Sensors vital to accurately monitoring outdoor air quality

Among the different technologies needed to create an ambient air quality monitoring system, its sensors are some of the most critical. Ambient air quality (AAQ) sensors should be able to detect low concentrations of a pollutant and see tiny changes in gas concentration, allowing them to convey highly accurate information to end-users. They should also maintain their accuracy wherever they are installed, whether in a forest or a dense urban setting. In addition, these sensors should:

·         Be durable enough to withstand the weather: Because systems are installed outdoors, they will see fluctuations in temperature and humidity and conditions like rain, snow, wind and sleet. The sensor should be engineered to reliably withstand these rugged conditions.

·         Be able to integrate in multiple applications. AAQ sensors could be in a mini fixed system, a mobile monitoring system or even in an unmanned aerial vehicle. The sensors should therefore be as compact in size and lightweight as possible to accommodate these different needs, as well as mechanically robust so they can be designed into various types of systems.

·         Have minimal false alarms. It is important for sensors to have minimal cross-sensitivity with other gases, meaning they detect the gas they are meant to detect and do not provide wrong information or false alarms to end-users.

·         Have reduced baseline drift. There is cost, time and effort involved in frequently recalibrating a sensor due to environmental impacts. Selecting a durable sensor with low drift means there is less time and money spent on calibration.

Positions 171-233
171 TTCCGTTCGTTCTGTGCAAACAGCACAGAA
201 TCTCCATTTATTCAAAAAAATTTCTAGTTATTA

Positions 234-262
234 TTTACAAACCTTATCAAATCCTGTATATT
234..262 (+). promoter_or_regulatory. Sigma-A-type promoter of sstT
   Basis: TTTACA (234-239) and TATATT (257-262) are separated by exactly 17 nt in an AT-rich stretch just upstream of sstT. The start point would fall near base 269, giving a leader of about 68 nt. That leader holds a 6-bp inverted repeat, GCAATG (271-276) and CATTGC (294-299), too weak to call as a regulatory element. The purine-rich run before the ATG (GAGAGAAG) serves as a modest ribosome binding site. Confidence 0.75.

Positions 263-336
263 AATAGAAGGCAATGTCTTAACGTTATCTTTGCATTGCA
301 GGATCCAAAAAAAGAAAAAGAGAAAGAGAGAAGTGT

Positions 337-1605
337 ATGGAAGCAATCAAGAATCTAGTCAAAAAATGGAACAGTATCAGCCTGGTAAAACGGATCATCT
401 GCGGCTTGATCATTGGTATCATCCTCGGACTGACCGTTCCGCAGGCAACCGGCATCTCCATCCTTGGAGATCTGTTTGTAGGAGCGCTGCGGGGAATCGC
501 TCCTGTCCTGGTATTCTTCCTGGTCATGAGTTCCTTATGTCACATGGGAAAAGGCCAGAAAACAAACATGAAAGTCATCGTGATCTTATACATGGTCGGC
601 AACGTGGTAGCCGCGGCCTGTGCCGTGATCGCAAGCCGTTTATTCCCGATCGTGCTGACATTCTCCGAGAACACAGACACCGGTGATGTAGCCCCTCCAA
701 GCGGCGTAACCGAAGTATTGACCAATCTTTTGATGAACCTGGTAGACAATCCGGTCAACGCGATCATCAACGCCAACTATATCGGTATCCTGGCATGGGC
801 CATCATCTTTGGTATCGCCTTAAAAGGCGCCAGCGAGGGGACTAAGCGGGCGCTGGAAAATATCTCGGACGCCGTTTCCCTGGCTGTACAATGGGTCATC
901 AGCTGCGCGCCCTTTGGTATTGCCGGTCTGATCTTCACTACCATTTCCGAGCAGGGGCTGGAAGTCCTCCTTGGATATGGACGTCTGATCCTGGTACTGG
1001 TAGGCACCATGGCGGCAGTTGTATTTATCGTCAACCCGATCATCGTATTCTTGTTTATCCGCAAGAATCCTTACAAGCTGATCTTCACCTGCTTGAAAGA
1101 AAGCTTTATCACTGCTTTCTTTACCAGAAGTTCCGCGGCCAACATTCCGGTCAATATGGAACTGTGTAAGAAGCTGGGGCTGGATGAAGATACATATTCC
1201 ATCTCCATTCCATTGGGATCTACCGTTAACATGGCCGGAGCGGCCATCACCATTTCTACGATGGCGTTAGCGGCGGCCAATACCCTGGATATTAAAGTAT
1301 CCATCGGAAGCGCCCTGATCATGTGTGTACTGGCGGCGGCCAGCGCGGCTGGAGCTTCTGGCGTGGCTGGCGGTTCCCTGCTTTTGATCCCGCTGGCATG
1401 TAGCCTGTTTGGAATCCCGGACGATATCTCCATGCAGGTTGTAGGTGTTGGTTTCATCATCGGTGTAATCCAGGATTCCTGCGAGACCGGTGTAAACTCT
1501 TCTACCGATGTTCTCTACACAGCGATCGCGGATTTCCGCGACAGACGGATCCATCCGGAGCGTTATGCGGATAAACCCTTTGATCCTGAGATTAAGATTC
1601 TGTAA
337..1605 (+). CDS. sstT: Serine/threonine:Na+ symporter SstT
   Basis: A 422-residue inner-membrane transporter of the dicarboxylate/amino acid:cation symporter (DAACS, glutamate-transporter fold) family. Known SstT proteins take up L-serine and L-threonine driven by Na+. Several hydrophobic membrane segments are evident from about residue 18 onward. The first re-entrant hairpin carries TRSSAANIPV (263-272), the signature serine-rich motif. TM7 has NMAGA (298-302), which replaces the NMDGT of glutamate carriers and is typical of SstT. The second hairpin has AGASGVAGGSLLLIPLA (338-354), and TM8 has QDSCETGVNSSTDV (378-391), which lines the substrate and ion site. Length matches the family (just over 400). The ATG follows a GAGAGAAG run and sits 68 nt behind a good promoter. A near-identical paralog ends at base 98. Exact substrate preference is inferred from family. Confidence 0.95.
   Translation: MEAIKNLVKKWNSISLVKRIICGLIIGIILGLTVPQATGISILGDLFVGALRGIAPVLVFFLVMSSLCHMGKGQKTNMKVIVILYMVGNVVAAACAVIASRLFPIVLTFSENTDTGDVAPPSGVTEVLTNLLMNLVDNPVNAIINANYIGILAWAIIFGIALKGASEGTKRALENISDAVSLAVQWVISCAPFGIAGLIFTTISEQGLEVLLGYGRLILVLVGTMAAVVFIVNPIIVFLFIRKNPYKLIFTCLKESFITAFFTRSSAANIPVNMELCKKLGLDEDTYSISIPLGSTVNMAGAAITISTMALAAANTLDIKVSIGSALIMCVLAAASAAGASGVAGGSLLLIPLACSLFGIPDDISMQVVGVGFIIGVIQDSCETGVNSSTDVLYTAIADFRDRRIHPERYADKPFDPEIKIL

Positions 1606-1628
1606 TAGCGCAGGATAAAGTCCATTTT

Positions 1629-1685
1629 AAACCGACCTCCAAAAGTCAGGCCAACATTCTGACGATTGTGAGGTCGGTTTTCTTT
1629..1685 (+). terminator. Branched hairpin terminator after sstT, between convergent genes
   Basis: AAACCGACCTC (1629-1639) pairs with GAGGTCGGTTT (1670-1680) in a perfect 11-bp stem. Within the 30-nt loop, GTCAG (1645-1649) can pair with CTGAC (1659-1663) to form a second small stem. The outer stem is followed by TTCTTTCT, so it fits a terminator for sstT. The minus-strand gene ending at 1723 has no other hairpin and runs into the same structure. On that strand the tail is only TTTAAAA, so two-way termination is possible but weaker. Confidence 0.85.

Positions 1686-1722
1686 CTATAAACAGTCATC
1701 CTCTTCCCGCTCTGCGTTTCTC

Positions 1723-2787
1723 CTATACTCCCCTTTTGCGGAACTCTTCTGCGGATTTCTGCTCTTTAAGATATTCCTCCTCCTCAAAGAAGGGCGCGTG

To learn more about Honeywell’s AAQ sensors and how we are a pivotal part of ambient air quality monitoring efforts around the world, visit our website or contact us today.



1 – www.fs.usda.gov/features/wellness-benefits-great-outdoors#:~:text=Studies%20also%20show%20that%20being,risk%20factors%20for%20cardiovascular%20disease

2 - https://earthlab.uw.edu/2019/06/spend-time-outdoors-this-summer-to-reap-health-benefits  

3 - www.thelancet.com/journals/lancet/article/PIIS0140-6736(20)30752-2/fulltext

4 -  www.thelancet.com/journals/lancet/article/PIIS0140-6736(20)30752-2/fulltext

5 - www.who.int/news-room/fact-sheets/detail/ambient-(outdoor)-air-quality-and-health

6 - www.cdc.gov/air/particulate_matter.html

7 - www.epa.gov/air-quality-management-process/managing-air-quality-ambient-air-monitoring

8 - www.who.int/news-room/fact-sheets/detail/ambient-(outdoor)-air-quality-and-health

9 - www.eea.europa.eu/publications/status-of-air-quality-in-Europe-2022/europes-air-quality-status-2022

10 - www.eea.europa.eu/themes/air/air-pollution-sources-1

11 - www.azdeq.gov/ground-level-ozone-o3-pollution#:~:text=Ground%2Dlevel%20ozone%20(O%203,solvents%2C%20and%20motorized%20lawn%20equipment.

12 - www.eea.europa.eu/publications/92-9167-058-8/page010.html#:~:text=Totally%2C%20the%20number%20of%20air,more%20than%20800%20regional%20sites

13 - https://www.epa.gov/outdoor-air-quality-data/frequent-questions-about-airdata